Deputy District Attorney Vincent Bugliosi (George DiCenzo) was assigned to the case. At that point, the police had botched some of the investigation...including the failure to initially make a connection between the Tate and LaBianca murders.

They also ignored some important evidence, such as the gun used on the first night to kill Jay Sebring. A little boy found it near the crime scene but the police filed it away without matching it to a piece they already had in their possession.

Meanwhile, Manson and members of his cult or "the family" as he called them - were arrested for arson. Susan Atkins (AKA "Sexy Sadie") was in jail for her part in the murder of another man, Gary Hinman.

Susan couldn't keep her mouth shut in prison. She bragged to inmates about the Tate and LaBianca murders. One of the people she told, a woman named Ronnie Howard (Sondra Blake), went to the police with the information. The gruesome stories frightened her.

Atkins had told Howard detailed accounts about what they did to Sharon Tate. She described how she wanted to carve the baby out of Tate's body...and that she even tasted the dead woman's blood.

Bugliosi began to put the pieces of the puzzle together. Prosecutors originally made a deal with Atkins for her testimony but she backed out. They then approached Linda Kasabian, who had been at both crime scenes but had not been an active participant. She was now remorseful and had no problem turning on Manson.

Atkins, Krenwinkel, Watson, Van Houten and Manson were indicted. The trial was one of the longest and most sensational in American history. The defendants constantly disrupted the court proceedings, until they were finally expelled from the courtroom. The killers' motive?

Manson believed that there would be a great conflict between blacks and whites, which would end with the destruction of the white race. When the White Album came out, he was certain the Beatles were sending him signals, with songs about revolution and guns.

Utilizing passages from the Bible's Book of Revelations, Manson defined himself as the 'Fifth Angel.' A prophesied gatekeeper of hell, Manson believed he would become defacto leader of the post Apocalypse world.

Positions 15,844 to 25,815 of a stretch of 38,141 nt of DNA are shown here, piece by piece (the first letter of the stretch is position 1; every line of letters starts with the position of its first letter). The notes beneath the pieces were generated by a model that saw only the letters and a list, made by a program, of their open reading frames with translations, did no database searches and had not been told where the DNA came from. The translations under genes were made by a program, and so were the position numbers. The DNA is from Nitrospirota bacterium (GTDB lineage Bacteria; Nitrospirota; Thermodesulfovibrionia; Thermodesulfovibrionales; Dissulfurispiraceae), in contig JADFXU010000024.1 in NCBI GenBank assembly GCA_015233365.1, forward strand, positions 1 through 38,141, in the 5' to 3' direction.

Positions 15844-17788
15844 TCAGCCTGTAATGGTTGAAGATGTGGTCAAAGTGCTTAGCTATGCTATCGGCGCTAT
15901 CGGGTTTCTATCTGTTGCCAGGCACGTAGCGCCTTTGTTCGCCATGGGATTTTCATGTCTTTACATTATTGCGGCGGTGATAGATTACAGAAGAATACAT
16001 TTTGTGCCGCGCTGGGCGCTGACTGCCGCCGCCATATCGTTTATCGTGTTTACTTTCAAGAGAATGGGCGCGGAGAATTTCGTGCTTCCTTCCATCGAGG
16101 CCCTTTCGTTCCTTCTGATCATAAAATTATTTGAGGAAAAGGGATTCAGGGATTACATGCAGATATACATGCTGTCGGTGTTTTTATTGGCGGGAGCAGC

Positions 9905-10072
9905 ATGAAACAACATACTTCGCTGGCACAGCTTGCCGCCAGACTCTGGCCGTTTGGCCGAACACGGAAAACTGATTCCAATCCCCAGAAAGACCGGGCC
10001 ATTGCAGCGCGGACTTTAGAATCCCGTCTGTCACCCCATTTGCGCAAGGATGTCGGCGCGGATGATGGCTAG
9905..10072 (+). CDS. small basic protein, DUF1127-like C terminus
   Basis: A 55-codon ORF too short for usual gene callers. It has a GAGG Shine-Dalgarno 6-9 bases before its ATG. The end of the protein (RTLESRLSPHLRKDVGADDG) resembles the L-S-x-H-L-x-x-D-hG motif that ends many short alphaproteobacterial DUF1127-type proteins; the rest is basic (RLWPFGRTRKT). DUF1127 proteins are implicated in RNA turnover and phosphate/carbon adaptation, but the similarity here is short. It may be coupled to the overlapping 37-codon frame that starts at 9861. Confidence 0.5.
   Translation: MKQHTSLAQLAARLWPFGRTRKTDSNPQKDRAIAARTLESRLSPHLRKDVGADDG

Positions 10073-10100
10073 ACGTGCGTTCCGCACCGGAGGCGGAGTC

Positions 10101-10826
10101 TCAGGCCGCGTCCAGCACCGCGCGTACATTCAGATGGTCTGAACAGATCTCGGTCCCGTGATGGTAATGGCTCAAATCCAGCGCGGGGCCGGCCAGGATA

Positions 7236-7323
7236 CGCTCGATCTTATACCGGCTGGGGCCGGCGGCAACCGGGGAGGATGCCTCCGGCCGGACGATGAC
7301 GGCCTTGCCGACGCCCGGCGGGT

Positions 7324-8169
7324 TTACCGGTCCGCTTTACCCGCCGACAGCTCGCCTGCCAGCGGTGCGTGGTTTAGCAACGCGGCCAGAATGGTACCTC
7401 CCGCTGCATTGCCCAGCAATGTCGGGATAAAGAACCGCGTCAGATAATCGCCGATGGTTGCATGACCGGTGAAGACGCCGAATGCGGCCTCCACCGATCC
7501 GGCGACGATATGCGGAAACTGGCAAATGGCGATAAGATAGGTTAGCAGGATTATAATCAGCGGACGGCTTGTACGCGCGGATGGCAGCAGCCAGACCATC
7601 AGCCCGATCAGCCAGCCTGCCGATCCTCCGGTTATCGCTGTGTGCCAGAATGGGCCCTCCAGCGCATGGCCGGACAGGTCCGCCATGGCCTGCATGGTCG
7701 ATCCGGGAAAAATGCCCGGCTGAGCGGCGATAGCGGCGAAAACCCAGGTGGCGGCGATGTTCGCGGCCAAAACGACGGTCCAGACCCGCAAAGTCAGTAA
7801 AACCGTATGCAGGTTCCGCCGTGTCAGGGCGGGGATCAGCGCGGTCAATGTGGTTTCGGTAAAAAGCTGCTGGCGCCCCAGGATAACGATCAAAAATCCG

According to Manson, blacks (an inferior race) would not know what to do with their newfound power and he'd step up as a recognized chieftain. By brutally killing a group of rich white people, he hoped that black nationalists would be blamed. And his plan would thus be set in motion.

The outcome of the Manson trial? The five received the death penalty, which was later reduced to life imprisonment when California abolished its capital punishment in 1972. Susan Atkins (rightfully) died behind bars in September of 2009. Eligible for parole every couple of years, it is doubtful the others will ever be released.

Helter Skelter was one of the the highest-rated TV movies up to that time. The actors, in particular Nancy Wolfe as Atkins and Steve Railsback as Manson, are eerily convincing.

Marilyn Burns turns in a fine performance as well, in the part of Kasabian...a difficult role to be sure. Horror fans might recognize her as the only survivor in The Texas Chainsaw Massacre and she proves here that she was no one-trick pony.

Special mention should go to the terrific job that director/producer Tom Gries did in making such a horrific and well-known series of events so vividly real. Part of the movie's effectiveness stems from the fact that he shot as much of the movie as possible at locations where the events occurred.

Helter Skelter is a classic of its kind. Just be sure to watch it with the lights on. It's that good.